I trust myself, David had a decent camera setup, and lighting was pretty good. So no need to invite anyone else this time. His mic was good, got him to prop up his laptop to eye level, and then away we went.

He recorded the interview on his end, so only his mic and camera were picked up in full 1080 HD video. We went through the questions, I took some notes on what he had to say, and then we’re done.

Once recorded, it automatically ends up in a content library where I can edit the video without needing to download and go to another platform. He didn’t have to do anything other than stop recording from his end, and then the platform did the rest.

Screenshot of Socialive's video recording platform

Using an online video editor to produce thought leadership

Once everything is recorded, all I really need to do is clip the portions of the video I want to use, pick a layout that looks the best, add his lower thirds, and drop in start and end cards so everything looks professional. All of that takes me a couple of minutes, and again, I didn’t have to export anything!

Screenshot of Socialive's online video editor

Now, if you’re nervous about the editing portion of it, just remember a few tips. Any tool that you use will probably have a way to pick out the portions that you want to use and discard the rest. Just focus on the points of the conversation you want to use. It’s a lot easier if you can do that by searching through the transcript, rather than going through the wavelength. I know Premiere, used to use it all the time, but I don’t need it to stitch together something quick like this.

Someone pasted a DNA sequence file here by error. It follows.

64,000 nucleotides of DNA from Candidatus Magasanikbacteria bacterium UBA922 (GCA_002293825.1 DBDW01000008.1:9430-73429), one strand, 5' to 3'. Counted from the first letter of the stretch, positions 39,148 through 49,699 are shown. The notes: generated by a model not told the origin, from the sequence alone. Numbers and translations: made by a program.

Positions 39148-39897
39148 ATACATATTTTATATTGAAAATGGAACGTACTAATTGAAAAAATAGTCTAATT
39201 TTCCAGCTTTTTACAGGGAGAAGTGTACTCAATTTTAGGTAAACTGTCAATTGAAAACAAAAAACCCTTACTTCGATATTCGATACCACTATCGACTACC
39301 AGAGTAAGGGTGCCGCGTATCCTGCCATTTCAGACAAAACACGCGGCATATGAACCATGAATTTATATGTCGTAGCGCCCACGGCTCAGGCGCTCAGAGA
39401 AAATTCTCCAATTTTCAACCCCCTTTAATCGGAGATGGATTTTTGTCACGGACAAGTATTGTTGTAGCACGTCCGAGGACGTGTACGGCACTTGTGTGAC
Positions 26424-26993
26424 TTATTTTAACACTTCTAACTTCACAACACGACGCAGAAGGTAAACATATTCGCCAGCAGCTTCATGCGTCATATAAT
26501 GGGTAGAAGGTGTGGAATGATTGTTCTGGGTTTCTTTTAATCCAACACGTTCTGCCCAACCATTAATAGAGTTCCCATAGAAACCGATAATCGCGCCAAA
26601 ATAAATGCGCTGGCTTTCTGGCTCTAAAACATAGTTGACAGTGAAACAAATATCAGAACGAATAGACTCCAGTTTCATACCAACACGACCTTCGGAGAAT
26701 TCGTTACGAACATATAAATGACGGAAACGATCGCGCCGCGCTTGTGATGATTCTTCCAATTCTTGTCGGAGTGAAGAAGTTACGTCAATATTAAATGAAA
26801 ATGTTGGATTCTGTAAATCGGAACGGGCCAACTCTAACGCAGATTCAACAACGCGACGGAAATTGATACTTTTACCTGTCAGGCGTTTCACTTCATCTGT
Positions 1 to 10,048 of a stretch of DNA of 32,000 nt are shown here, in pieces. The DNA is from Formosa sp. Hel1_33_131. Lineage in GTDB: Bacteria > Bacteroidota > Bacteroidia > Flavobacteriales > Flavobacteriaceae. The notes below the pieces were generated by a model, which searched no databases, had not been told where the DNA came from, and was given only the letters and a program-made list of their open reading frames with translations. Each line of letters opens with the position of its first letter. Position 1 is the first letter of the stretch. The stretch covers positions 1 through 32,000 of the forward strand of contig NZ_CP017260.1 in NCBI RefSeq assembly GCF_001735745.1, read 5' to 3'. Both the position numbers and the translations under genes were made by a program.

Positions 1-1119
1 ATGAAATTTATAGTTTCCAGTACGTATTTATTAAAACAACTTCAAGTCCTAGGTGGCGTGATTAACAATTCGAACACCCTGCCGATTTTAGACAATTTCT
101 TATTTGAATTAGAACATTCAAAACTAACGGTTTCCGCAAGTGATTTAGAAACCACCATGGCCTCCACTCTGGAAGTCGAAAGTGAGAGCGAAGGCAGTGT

At this point, I’m ready to send that edited video back to the library!

Automatically create transcripts and captions

Next up, time to transcribe and create a caption file. But, like, I ain’t doing that by hand.

I’m sure y’all know how long that takes. Most editors will have automated caption files. So, just download the automated captions, check them over, and then keep it moving.

Screenshot of Socialive's automated video captioning

This used to take hours, even for shorter videos. Now I can have a whole hour-long conversation captioned in just minutes.

Instantly send the video to the right channel

Final part is to upload the video to its final destination. It’s absolutely a bonus, but some editors will let you upload directly to a channel through an API. So that might be to Wistia, YouTube, Vimeo, or a social network.

I’ll send this one to Wistia, so we can review with David, and then we’ll push it out to LinkedIn once he’s happy with it.

Thought leadership made with an online video editor

And that’s pretty much it!

Look, the hard part is getting the thought leadership, figuring out what you want the speaker to say, and who’s going to say it.

But once you have that sorted, the steps to create a video are fairly easy. Just record, refine, and review — all in a user-friendly online video editor.

That’s all I’ve got for you, but be sure to follow Socialive on LinkedIn, YouTube, and subscribe to our newsletter for more tips and walkthroughs on video creation like this.